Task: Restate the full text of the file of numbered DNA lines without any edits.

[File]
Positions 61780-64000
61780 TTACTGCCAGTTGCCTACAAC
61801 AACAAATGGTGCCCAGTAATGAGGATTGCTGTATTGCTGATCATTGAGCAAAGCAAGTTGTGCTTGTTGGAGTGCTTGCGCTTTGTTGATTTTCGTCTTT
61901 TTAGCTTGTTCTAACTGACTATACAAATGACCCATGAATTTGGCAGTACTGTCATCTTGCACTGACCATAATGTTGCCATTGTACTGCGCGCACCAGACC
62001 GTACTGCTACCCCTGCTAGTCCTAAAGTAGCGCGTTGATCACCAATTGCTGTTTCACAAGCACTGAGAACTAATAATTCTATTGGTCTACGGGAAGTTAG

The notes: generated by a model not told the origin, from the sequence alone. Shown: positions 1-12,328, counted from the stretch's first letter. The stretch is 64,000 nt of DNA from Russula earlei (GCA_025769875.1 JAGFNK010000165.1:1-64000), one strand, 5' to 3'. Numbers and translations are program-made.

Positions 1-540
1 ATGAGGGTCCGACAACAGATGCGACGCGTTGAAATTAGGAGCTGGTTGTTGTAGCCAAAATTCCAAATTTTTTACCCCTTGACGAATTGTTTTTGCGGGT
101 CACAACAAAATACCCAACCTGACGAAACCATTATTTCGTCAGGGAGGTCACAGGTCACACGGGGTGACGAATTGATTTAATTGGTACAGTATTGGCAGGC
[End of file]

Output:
Positions 61780-64000
61780 TTACTGCCAGTTGCCTACAAC
61801 AACAAATGGTGCCCAGTAATGAGGATTGCTGTATTGCTGATCATTGAGCAAAGCAAGTTGTGCTTGTTGGAGTGCTTGCGCTTTGTTGATTTTCGTCTTT
61901 TTAGCTTGTTCTAACTGACTATACAAATGACCCATGAATTTGGCAGTACTGTCATCTTGCACTGACCATAATGTTGCCATTGTACTGCGCGCACCAGACC
62001 GTACTGCTACCCCTGCTAGTCCTAAAGTAGCGCGTTGATCACCAATTGCTGTTTCACAAGCACTGAGAACTAATAATTCTATTGGTCTACGGGAAGTTAG

The notes: generated by a model not told the origin, from the sequence alone. Shown: positions 1-12,328, counted from the stretch's first letter. The stretch is 64,000 nt of DNA from Russula earlei (GCA_025769875.1 JAGFNK010000165.1:1-64000), one strand, 5' to 3'. Numbers and translations are program-made.

Positions 1-540
1 ATGAGGGTCCGACAACAGATGCGACGCGTTGAAATTAGGAGCTGGTTGTTGTAGCCAAAATTCCAAATTTTTTACCCCTTGACGAATTGTTTTTGCGGGT
101 CACAACAAAATACCCAACCTGACGAAACCATTATTTCGTCAGGGAGGTCACAGGTCACACGGGGTGACGAATTGATTTAATTGGTACAGTATTGGCAGGC